Unmanned Air Vehicle Regiment bids farewell to the Phoenix

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Unmanned Air Vehicle Regiment bids farewell to the Phoenix

Post by Admin on Tue 25 Mar 2008, 4:19 pm


The Army's only tactical unmanned air vehicle (UAV) regiment, 32 Regiment Royal Artillery, have said farewell to the Phoenix UAV surveillance aircraft which has most recently been used on operations in Iraq.

The Phoenix UAV's, which were bought into service in 1999 as part of the NATO peacekeeping mission in Kosovo, were ceremonially paraded past the soldiers who have used them at an Out of Service Parade held at Roberts Barracks, Larkhill, Wiltshire.

22 (Gibralter) Battery, part of 32 Regiment Royal Artillery, were the first and last Battery to operate Phoenix in Iraq and at the ceremony they were also were presented with their Iraq medals.

The final operational flight of the Phoenix was conducted by Koehler's Troop in May 2006, at Camp Abu Naji, Al Amarah. The Battery is now training for possible future deployments to Iraq and Afghanistan.

Lieutenant Colonel Nick McRobb, the Commanding Officer of 32 Regiment Royal Artillery who took the Out of Service Parade said:

"The Phoenix deployed on operations in Kosovo and Iraq and paved the way for how we do operations today. General Brims, The General Officer Commanding 1 (UK) Armoured Division in Iraq in 2003 described the Phoenix as one of his key battle winners.

"The Phoenix provided for the first time situational awareness commanders had not had access to before. We flew in front of the commandos before they went into attack and provided up to date, real time information to commanders on the ground, enabling them to make key decisions before they went into battle and during the battle itself."

"Phoenix provided for the first time situational awareness commanders had not had access to before. We flew in front of the commandos before they went into attack and provided up to date, real time information to commanders on the ground."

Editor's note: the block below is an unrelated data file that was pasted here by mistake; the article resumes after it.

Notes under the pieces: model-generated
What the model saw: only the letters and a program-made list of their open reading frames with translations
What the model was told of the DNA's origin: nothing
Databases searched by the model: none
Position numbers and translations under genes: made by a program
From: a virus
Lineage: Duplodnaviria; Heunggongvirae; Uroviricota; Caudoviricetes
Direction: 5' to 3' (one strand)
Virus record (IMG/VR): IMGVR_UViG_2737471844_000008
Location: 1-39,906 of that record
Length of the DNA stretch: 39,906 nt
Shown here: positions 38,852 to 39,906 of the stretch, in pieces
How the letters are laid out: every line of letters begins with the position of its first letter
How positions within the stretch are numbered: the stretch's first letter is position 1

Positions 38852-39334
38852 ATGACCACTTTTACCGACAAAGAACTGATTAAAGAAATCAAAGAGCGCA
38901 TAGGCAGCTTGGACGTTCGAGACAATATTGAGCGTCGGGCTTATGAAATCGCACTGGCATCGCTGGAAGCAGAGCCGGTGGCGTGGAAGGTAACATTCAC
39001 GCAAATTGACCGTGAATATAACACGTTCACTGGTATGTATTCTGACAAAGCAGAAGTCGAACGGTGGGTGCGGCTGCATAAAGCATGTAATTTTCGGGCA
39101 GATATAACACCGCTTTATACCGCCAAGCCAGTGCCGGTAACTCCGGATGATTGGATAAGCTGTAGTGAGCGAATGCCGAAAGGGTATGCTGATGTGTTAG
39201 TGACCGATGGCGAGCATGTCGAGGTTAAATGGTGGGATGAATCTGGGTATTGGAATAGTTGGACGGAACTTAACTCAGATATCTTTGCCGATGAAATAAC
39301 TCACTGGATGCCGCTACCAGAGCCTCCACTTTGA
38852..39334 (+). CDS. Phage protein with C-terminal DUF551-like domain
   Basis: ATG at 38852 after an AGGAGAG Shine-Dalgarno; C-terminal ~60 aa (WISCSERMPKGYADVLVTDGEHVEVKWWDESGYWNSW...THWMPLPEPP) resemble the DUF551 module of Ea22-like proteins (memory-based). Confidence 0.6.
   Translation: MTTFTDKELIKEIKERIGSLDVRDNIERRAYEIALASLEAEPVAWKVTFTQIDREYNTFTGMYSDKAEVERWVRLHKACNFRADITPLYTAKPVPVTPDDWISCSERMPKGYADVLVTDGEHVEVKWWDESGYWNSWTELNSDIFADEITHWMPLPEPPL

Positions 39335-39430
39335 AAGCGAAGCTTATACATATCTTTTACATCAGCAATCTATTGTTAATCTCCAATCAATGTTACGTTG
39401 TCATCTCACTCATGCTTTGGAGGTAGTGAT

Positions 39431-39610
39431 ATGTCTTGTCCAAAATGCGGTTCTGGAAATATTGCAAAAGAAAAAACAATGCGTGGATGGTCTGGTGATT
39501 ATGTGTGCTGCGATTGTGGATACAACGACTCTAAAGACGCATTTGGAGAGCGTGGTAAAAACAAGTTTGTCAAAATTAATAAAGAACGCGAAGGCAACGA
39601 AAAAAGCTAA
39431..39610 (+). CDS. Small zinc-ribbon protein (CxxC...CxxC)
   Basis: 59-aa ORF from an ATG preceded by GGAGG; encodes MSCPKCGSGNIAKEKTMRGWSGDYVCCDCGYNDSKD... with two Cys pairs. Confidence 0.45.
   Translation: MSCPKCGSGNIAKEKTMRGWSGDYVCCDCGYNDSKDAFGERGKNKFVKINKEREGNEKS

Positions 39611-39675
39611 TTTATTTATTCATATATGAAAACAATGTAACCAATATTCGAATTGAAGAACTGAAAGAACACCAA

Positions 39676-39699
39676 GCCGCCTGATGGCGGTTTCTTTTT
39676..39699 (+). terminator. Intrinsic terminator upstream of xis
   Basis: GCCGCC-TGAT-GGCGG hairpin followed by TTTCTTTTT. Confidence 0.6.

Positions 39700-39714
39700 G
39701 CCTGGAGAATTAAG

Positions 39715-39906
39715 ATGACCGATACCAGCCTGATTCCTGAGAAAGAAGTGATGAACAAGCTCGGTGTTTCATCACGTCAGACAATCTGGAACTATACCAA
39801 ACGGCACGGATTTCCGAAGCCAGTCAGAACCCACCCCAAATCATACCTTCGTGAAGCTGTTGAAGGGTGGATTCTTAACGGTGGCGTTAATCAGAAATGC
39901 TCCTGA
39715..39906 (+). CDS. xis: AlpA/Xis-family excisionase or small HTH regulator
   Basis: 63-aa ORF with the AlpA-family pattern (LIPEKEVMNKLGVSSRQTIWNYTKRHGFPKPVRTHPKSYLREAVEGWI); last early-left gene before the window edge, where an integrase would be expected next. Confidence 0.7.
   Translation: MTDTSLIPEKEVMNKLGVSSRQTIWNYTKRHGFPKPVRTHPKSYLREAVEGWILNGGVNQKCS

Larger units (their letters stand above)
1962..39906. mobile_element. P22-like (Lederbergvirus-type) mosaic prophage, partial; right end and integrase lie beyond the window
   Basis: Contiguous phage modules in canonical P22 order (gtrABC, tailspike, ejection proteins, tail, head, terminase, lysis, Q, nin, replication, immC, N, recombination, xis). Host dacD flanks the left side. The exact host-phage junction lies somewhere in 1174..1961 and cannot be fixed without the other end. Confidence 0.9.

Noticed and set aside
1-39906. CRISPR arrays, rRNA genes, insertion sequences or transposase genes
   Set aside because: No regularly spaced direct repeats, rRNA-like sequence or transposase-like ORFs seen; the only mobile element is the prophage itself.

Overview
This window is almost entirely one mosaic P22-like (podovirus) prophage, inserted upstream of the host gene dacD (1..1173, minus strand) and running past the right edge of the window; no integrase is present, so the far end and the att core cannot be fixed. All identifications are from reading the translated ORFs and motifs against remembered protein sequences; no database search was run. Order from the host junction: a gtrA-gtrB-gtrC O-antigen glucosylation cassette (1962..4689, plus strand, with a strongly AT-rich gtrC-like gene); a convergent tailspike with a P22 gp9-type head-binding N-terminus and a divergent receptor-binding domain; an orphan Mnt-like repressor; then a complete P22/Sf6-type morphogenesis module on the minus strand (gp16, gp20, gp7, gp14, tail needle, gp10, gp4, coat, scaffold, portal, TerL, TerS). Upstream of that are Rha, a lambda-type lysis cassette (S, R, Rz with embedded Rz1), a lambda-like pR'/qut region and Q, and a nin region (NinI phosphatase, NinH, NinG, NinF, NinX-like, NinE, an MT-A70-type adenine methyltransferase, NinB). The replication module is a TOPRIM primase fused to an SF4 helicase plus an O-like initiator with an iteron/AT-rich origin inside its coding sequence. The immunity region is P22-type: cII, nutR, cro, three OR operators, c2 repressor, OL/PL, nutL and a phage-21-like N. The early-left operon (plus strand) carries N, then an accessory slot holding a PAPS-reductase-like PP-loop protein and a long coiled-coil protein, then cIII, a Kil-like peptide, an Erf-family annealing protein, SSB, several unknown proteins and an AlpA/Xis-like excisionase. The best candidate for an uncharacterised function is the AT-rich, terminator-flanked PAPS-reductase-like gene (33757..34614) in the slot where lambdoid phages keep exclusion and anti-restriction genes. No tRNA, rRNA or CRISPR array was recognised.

Lieutenant Colonel Nick McRobb

"We had many years of great operational experience with Phoenix and it has served us really well."

Phoenix officially goes out of service on 31 March 2008, to be replaced by the WATCHKEEPER system in 2010. During the interim between Phoenix and WATCHKEEPER the Lydian Hermes 450 System will be used and is currently operating in both Iraq and Afghanistan.

22 (Gibralter) Battery RA also took the lead role in taking the Hermes 450 UAVs and the Desert Hawk 3 UAVs into operational service in Iraq last year. The Hermes operators provided new and invaluable support to 1 Mechanised Brigade, accumulating over 3,000 flying hours.

The Desert Hawk operators deployed all over the British area of operations including Basrah Palace, Maysaan Province, the Iranian border, and often operated with front line infantry units using their own infantry skills to support these units on demanding operations. The detachments flew in excess of 1,000 operational Desert Hawk flights across southern Iraq.

57 (Bhurtpore) Battery RA deployed to Afghanistan in April 2007 with Desert Hawk, one Mini UAV and Hermes 450, which provided a significant capability increase. Members of the Battery provided UAV imagery directly into the Brigade Headquarters and operated across the whole British area of operations. Members of the Battery also received medals at the Phoenix out of service parade.

The Phoenix unmanned aerial vehicle (UAV) is an all-weather, day or night, real-time surveillance and target acquisition system. Pheonix's surveillance suite is data-linked to a ground station which, in turn, transmits the intelligence gathered directly to artillery command posts.

The Phoenix UAV is almost entirely made from Kevlar, glass fibre, carbon reinforced plastics and Nomex honeycomb; and is powered by a 25-horse-power two stroke flat twin engine. The UAV can be launched within an hour of reaching launch site. Up to two UAVs can be controlled from the same ground control station.

The concept of the Phoenix system was to provide a battlefield surveillance and target acquisition capability, to replace the Canadair Midge 501 Drone system, which had been in service with 94 Locating Regt RA in BAOR, and 22 Bty RA in the UK, since 1972.

The Drone system gathered data by flight over pre-planned flight paths using 'wet film' EO and IR sensors, resulting in data always being several hours old. Phoenix would provide live video into the GCS, with near real time target acquisition data, and the ability to dynamically re-task in flight.

Source: MOD - http://www.mod.uk/DefenceInternet/DefenceNews/EquipmentAndLogistics/UnmannedAirVehicleRegimentBidsFarewellToThePhoenix.htm

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